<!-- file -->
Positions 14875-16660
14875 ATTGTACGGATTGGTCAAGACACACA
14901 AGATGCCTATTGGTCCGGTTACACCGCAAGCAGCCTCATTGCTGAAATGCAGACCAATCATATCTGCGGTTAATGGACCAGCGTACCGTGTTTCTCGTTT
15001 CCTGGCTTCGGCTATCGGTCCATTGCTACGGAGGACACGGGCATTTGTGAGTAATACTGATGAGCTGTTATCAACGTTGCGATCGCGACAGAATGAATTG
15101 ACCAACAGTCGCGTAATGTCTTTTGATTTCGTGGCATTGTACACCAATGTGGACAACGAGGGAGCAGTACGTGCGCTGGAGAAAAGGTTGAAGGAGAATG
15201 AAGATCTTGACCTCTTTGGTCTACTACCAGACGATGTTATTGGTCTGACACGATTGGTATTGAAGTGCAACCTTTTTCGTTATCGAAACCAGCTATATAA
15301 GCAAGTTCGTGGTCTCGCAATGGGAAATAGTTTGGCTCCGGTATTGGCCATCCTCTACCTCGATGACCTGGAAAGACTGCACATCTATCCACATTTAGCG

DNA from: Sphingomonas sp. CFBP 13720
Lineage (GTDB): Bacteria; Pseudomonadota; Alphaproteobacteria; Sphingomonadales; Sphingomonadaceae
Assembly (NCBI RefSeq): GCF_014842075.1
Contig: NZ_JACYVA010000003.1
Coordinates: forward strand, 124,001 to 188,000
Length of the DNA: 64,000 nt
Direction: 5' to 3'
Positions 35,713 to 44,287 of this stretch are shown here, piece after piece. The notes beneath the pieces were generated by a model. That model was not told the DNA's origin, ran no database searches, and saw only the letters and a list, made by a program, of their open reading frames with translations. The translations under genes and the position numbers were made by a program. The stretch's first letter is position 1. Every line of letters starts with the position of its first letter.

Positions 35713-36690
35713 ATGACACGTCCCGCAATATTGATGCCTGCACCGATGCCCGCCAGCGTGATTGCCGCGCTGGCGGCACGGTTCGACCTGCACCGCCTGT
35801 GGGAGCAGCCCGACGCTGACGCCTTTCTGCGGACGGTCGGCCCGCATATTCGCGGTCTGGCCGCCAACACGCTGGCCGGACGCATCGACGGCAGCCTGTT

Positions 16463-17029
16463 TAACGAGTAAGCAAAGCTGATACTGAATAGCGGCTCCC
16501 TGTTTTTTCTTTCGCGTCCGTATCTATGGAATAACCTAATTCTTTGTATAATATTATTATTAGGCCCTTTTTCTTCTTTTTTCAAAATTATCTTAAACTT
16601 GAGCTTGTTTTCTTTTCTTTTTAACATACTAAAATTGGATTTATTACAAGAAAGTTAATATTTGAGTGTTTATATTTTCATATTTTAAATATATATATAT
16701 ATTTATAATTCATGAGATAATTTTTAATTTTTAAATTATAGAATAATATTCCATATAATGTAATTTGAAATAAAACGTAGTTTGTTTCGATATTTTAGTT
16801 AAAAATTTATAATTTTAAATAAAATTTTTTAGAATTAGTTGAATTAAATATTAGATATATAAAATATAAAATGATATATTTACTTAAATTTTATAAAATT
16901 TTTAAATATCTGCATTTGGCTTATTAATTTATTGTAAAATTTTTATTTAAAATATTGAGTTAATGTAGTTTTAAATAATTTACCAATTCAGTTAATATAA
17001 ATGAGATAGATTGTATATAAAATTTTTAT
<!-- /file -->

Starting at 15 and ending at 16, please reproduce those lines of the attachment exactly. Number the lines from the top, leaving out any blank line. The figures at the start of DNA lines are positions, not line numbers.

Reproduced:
Positions 35,713 to 44,287 of this stretch are shown here, piece after piece. The notes beneath the pieces were generated by a model. That model was not told the DNA's origin, ran no database searches, and saw only the letters and a list, made by a program, of their open reading frames with translations. The translations under genes and the position numbers were made by a program. The stretch's first letter is position 1. Every line of letters starts with the position of its first letter.

Positions 35713-36690